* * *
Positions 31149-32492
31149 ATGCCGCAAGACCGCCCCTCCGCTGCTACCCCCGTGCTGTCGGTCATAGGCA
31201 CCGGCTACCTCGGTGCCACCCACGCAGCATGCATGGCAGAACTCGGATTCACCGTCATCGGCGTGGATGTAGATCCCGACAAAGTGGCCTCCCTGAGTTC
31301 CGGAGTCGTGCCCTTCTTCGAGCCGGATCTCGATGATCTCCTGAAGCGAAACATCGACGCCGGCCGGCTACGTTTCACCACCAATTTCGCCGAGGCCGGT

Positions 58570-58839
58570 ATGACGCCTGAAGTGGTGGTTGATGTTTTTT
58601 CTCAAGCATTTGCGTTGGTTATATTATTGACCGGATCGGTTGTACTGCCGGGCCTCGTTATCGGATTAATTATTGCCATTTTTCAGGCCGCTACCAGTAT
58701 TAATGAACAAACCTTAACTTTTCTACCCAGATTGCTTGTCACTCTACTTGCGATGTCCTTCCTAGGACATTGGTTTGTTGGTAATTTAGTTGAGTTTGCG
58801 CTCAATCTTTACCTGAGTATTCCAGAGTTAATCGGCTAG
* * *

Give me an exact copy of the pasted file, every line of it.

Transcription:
Positions 31149-32492
31149 ATGCCGCAAGACCGCCCCTCCGCTGCTACCCCCGTGCTGTCGGTCATAGGCA
31201 CCGGCTACCTCGGTGCCACCCACGCAGCATGCATGGCAGAACTCGGATTCACCGTCATCGGCGTGGATGTAGATCCCGACAAAGTGGCCTCCCTGAGTTC
31301 CGGAGTCGTGCCCTTCTTCGAGCCGGATCTCGATGATCTCCTGAAGCGAAACATCGACGCCGGCCGGCTACGTTTCACCACCAATTTCGCCGAGGCCGGT

Positions 58570-58839
58570 ATGACGCCTGAAGTGGTGGTTGATGTTTTTT
58601 CTCAAGCATTTGCGTTGGTTATATTATTGACCGGATCGGTTGTACTGCCGGGCCTCGTTATCGGATTAATTATTGCCATTTTTCAGGCCGCTACCAGTAT
58701 TAATGAACAAACCTTAACTTTTCTACCCAGATTGCTTGTCACTCTACTTGCGATGTCCTTCCTAGGACATTGGTTTGTTGGTAATTTAGTTGAGTTTGCG
58801 CTCAATCTTTACCTGAGTATTCCAGAGTTAATCGGCTAG